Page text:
The influence that this segregation has upon school facilities for both races should not be overlooked. The separation of the two races in the schools is to be viewed as the settled policy of the South. Here, then, is a farming community in which there are only a few Negroes. What sort of a separate school will be maintained for their children? Probably they are unable to support a good school, even should they so desire. The opportunities of their children must necessarily be limited. Will they make greater progress than children in the districts where the blacks are in large numbers and command good schools? If the situation be reversed and there are a few whites in a black community, the whites will be able to command excellent private schools for their children, if necessary. At present among the males over 21, the greatest illiteracy is found in the black counties. This may be accounted for by the presence of the older generation, which had little chance in the schools, and by the fact that perhaps those moving away have been the more progressive. It is a matter of regret that the census does not permit us to ascertain the illiteracy among the children from 10 to 21 years of age, to see if any difference was manifest. It would seem, however, that this segregation, coupled with race antagonism, is bound to affect the educational opportunities for the blacks. A problem which becomes more serious as the states waken to the needs of the case and attempt to educate their children.

Yet again, this fact of habitat should lead us to be very chary of making local facts extend over the entire South and of making deductions for the entire country based on observations in a few places. Neglect of this precaution often leads to very erroneous and misleading conceptions of actual conditions. For instance, on page 419, Vol. VI, Census of 1900, in discussing the fact that Negro receives nearly as much per acre for his cotton as does the white, it is stated: “Considering the fact that he emerged from slavery only one-third of a century ago, and considering also his comparative lack of means for procuring the best land or for getting the best results from what he has, this near approach to the standard attained by the white man’s experience for more than a century denotes remarkable progress.” This may or may not be true, but the reason and proof are open to question. It assumes that the land cultivated by the Negroes is of the same quality as that farmed by the whites. This certainly is not true of Arkansas, of which it is stated that “Arkansas shows a greater production per acre by colored farmers for all three tenures.” The three tenures are owners, cash-tenants, share-tenants. Mississippi agrees with Arkansas in showing higher production for both classes of tenants. Are we to infer that the Negroes in Arkansas and Mississippi are better farmers than the whites, and that, therefore, their progress has infinitely surpassed his? By no means. The explanation is that in the two states mentioned the Negroes cultivate the rich bottom land while the white farmers are found in the hills. The alluvial land easily raises twice the cotton, and that of a better quality, commanding about a cent a pound more in the market. There may possibly be similar conditions in other states; certainly in Alabama the black prairie tilled by the Negroes is esteemed better than the other land. Since this was first written I have chanced upon the report of the Geological Survey of Alabama for 1881 and 1882, in which Mr. E. A. Smith sums up this same problem as follows:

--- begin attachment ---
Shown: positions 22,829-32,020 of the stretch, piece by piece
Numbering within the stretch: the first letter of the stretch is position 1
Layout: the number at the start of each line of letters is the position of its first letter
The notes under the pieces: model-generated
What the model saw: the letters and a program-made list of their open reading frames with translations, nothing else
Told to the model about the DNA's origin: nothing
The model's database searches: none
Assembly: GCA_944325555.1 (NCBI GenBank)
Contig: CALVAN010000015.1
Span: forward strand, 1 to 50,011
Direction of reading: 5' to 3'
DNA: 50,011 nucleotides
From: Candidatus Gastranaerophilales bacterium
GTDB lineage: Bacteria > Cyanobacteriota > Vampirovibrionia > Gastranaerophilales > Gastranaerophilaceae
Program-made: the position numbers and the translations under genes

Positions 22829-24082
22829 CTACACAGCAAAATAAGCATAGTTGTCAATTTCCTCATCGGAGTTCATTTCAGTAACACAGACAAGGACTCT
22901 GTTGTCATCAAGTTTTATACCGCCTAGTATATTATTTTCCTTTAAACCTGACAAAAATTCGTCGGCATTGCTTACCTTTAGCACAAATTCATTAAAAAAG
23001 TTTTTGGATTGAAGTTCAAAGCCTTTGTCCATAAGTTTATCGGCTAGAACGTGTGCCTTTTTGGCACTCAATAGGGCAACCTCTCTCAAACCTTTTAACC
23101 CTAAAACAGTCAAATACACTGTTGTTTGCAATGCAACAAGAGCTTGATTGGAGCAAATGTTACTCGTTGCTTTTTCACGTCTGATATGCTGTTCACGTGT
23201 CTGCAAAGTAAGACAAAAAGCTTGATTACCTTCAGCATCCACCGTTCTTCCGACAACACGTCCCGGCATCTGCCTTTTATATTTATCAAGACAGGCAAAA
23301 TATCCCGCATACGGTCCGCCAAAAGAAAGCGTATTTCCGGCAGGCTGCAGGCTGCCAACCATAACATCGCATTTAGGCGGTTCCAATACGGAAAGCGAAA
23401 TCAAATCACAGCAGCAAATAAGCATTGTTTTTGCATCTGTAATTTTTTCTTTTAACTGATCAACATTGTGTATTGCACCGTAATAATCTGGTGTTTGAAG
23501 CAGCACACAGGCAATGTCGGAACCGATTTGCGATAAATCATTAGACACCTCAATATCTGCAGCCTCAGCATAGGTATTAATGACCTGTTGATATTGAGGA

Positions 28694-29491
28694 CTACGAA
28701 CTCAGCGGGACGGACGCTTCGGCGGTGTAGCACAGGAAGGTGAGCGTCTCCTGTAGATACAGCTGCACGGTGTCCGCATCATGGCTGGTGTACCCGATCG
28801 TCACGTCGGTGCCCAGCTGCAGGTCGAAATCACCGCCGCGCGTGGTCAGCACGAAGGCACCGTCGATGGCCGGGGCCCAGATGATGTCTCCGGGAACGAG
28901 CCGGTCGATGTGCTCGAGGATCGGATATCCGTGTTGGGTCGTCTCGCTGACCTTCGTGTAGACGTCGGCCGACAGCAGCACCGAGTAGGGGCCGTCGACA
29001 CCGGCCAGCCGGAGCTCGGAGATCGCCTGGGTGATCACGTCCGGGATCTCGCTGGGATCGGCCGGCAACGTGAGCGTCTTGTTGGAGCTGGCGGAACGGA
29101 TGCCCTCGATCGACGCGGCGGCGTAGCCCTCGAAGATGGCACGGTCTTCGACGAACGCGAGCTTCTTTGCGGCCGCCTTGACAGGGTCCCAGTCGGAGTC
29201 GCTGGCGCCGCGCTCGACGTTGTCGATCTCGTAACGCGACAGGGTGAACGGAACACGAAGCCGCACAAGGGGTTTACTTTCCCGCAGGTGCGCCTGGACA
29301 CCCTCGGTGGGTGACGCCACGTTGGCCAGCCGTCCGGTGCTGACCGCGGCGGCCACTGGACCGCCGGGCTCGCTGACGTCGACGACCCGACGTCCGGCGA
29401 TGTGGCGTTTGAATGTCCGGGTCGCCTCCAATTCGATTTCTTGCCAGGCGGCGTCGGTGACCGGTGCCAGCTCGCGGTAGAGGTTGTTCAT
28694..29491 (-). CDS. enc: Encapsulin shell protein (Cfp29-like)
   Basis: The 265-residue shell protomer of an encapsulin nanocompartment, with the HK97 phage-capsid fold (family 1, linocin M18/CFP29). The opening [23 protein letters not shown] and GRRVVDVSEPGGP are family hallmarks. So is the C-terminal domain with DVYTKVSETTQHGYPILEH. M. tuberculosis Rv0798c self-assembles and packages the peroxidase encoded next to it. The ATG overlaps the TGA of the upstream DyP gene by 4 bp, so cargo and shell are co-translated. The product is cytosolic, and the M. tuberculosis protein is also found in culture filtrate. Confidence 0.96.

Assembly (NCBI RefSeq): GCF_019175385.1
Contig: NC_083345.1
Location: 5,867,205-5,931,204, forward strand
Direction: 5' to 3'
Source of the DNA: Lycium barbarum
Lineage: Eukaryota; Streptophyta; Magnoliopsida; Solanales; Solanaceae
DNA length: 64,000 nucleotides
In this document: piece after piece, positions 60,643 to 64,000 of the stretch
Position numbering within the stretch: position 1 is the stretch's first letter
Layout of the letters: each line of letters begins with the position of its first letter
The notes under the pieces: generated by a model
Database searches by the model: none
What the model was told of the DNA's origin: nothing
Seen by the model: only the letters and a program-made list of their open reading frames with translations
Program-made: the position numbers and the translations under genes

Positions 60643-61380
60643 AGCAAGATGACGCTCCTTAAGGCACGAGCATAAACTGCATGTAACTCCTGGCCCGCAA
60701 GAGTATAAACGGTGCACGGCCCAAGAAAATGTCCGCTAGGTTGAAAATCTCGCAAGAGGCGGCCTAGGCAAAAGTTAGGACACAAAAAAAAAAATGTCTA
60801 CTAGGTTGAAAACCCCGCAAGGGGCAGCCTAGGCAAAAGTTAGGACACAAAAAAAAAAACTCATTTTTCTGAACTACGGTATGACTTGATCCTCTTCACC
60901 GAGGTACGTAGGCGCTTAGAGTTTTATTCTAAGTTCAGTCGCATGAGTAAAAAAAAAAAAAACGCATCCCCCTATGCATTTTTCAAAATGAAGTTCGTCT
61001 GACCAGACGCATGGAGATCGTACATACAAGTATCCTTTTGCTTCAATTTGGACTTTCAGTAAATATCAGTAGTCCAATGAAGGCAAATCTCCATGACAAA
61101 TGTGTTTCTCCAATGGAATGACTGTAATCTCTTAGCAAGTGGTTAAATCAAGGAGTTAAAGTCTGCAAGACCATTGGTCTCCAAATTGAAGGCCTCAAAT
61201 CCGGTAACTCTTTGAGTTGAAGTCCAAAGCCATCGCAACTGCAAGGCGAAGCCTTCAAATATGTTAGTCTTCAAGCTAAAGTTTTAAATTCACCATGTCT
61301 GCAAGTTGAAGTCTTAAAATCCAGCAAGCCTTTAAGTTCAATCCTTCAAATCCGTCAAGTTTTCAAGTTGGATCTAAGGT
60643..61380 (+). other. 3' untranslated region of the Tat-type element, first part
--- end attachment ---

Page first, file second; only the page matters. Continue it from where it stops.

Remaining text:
“(1) That where the blacks are in excess of the whites, there are the originally most fertile lands of the state. The natural advantages of the soils are, however, more than counterbalanced by the bad system prevailing in such sections, viz.; large farms rented out in patches to laborers who are too poor and too much in debt to merchants to have any interest in keeping up the fertility of the soil, or rather the ability to keep it up, with the natural consequence of its rapid exhaustion, and a product per acre on these, the best lands of the state, lower than that which is realized from the very poorest.

“(2) Where the two races are in nearly equal proportions, or where the whites are in only a slight excess over the blacks, as is the case in all sections where the soils are of average fertility, there is found the system of small farms, worked generally by the owners, a consequently better cultivation, a more general use of commercial fertilizers, a correspondingly high product per acre and a partial maintenance of the fertility of the soils.

“(3) Where the whites are greatly in excess of the blacks (three to one and above) the soils are almost certain to be far below the average in fertility, and the product per acre is low from this cause, notwithstanding the redeeming influences of a comparatively rational system of cultivation.

“(4) The exceptions to these general rules are nearly always due to
local causes which are not far to seek and which afford generally a
satisfactory explanation of the discrepancies.”